Directed by Mike Tollin and produced by Tollin, Brian Robbins and Sam Weisman, it stars Freddie Prinze, Jr., Jessica Biel and Matthew Lillard.
"I'm pleased with that opening," Warner Bros. Distribution president Dan Fellman said Sunday morning.
"The film had a very modest production cost (reportedly only about $19 million) and the exits with our core audience, which is females under 25, are very favorable. They scored 80 percent in the Top Two Boxes (excellent and very good) and the definite recommend is 66 percent."
Looking ahead, Fellman noted, "Next weekend, Labor Day weekend, the only two movies opening are R rated (MGM's suspense horror film Jeepers Creepers and Lions Gate Films' drama O). I think we'll hold well. We don't need a lot of money to make money on this movie and we should excel in the ancillary markets as his movies do."
Buena Vista/Disney's G rated family comedy hit The Princess Diaries slid two notches to seventh place in its fourth week, still holding well with an ESTIMATED $6.7 million (-30%) at 2,749 theaters (+23 theaters; $2,441 per theater). Its cume is approximately $82.5 million, heading for about $95 million in domestic theaters.
Directed by Garry Marshall, it stars Julie Andrews and Anne Hathaway.
Universal's Captain Corelli's Mandolin dropped two rungs to eighth place in its second week with an unexciting ESTIMATED $3.88 million (-46%) at 1,612 theaters (+17 theaters; $2,405 per theater). Its cume is approximately $14.0 million.
Directed by John Madden, it stars Nicolas Cage and Penelope Cruz.
Screen Gems' R rated sci-fi thriller John Carpenter's Ghosts of Mars opened quietly in ninth place to an ESTIMATED $3.8 million at 2,048 theaters ($1,855 per theater).
Directed by John Carpenter, it stars Ice Cube and Natasha Henstridge.
Rounding out the Top Ten was 20th Century Fox's PG-13 sci-fi action adventure Planet of the Apes, down three pegs in its fifth week with a slow ESTIMATED $3.53 million (-51%) at 1,927 theaters (-1,133 theaters; $1,832 per theater). Its cume is approximately $167.8 million, heading for $175-180 million in domestic theaters.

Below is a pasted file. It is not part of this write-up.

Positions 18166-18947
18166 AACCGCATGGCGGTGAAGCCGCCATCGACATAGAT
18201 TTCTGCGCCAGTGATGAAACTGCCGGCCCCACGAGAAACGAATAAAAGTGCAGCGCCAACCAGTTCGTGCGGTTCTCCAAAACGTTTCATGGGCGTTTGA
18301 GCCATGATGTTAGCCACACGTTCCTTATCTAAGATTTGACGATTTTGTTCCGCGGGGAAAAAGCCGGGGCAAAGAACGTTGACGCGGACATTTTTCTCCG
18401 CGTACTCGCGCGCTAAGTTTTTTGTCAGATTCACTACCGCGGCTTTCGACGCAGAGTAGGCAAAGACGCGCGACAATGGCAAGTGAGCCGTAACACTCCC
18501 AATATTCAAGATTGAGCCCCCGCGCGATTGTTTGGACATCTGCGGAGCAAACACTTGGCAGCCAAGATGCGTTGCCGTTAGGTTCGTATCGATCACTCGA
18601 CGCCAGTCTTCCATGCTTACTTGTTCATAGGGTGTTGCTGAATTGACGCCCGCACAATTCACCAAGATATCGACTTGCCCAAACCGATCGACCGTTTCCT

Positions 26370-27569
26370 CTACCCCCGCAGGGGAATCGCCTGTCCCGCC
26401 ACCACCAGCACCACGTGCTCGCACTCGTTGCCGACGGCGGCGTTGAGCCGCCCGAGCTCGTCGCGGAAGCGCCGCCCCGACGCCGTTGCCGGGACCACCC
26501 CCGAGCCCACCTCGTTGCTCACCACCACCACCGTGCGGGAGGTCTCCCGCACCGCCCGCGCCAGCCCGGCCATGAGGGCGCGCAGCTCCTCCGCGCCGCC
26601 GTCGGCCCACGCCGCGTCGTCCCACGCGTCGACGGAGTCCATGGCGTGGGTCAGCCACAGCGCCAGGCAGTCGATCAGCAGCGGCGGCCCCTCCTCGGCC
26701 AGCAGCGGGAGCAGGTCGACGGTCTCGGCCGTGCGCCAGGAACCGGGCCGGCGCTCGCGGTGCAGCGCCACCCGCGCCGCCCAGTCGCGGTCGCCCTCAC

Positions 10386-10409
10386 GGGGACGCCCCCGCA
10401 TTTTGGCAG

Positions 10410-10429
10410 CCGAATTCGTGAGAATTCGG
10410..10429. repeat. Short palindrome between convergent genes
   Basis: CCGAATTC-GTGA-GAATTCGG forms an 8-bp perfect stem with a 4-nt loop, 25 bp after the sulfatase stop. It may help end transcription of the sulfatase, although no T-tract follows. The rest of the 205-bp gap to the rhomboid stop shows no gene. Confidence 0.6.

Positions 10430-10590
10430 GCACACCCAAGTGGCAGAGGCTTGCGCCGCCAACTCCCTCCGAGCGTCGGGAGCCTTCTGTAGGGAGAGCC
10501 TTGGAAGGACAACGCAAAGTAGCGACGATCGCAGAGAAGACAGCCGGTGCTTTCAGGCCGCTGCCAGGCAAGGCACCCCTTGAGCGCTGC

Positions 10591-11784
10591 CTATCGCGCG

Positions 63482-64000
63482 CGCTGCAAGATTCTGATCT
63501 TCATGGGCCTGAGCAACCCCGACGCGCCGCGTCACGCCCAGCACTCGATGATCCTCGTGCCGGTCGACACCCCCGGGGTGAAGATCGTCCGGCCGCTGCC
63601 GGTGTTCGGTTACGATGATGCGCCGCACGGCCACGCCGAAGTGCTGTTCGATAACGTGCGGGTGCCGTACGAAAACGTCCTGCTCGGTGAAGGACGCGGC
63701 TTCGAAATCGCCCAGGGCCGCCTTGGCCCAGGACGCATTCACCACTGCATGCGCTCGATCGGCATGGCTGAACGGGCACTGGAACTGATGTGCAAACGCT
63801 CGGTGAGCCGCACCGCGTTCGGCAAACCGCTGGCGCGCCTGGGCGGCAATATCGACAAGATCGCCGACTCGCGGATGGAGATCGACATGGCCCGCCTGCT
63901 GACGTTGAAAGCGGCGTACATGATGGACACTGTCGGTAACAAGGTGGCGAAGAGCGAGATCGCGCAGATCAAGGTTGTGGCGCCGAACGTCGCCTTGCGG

Directed by Tim Burton and produced by Richard D. Zanuck, it stars Mark Wahlberg, Tim Roth, Helena Bonham Carter and Michael Clarke Duncan.
This weekend also saw the arrival of DreamWorks Pictures' PG-13 rated comedy The Curse of the Jade Scorpion with a not-so-funny ESTIMATED $2.5 million at 903 theaters ($2,769 per theater).
Written and directed by Woody Allen, it stars Allen, Dan Aykroyd, Helen Hunt and Charlize Theron.
"It's very close to our expectations based on the mixed reviews, especially in Woody's core markets of New York and other large cities," DreamWorks distribution head Jim Tharp said Sunday morning.
Last summer DreamWorks released Allen's Small Time Crooks, which performed much better than the filmmaker's movies have done in recent years. "It opened to $3.8 million," Tharp said. "The reviews were good in the major markets."
Crooks, which opened May 19-21, 2000 to $3.88 million at 865 theaters ($4,486 per theater), wound up doing about $17.1 million in domestic theaters. "So this one will probably be more in line with the average of $8-10 million, which is what most of his films do," Tharp explained.
Buena Vista/Touchstone's PG-13 comedy Bubble Boy floated into theaters with a disappointing ESTIMATED $2.0 million at 1,605 theaters ($1,230 per theater).
Directed by Blair Hayes, it stars Jake Gyllenhaal and Swoosie Kurtz.
USA Films' R rated comedy Maybe Baby checked in with a quiet ESTIMATED $0.09 million at 2 theaters ($4,455 per theater).
Directed by Ben Elton, it stars Hugh Laurie and Joely Richardson.
There were no national sneak previews this weekend.
On the expansion front, this weekend saw Fox Searchlight Pictures R rated thriller The Deep End go wider in its third week with a still encouraging ESTIMATED $1.23 million at 208 theaters (+150 theaters; $5,890 per theater). Its cume is approximately $2.6 million.
Written produced and directed by Scott McGehee and David Siegel, it stars Tilda Swinton, Goran Visnjic and Jonathan Tucker.
"It was an excellent expansion," Fox Searchlight distribution president Stephen Gilula said Sunday morning. "We will be expanding further this weekend to over 250 theaters."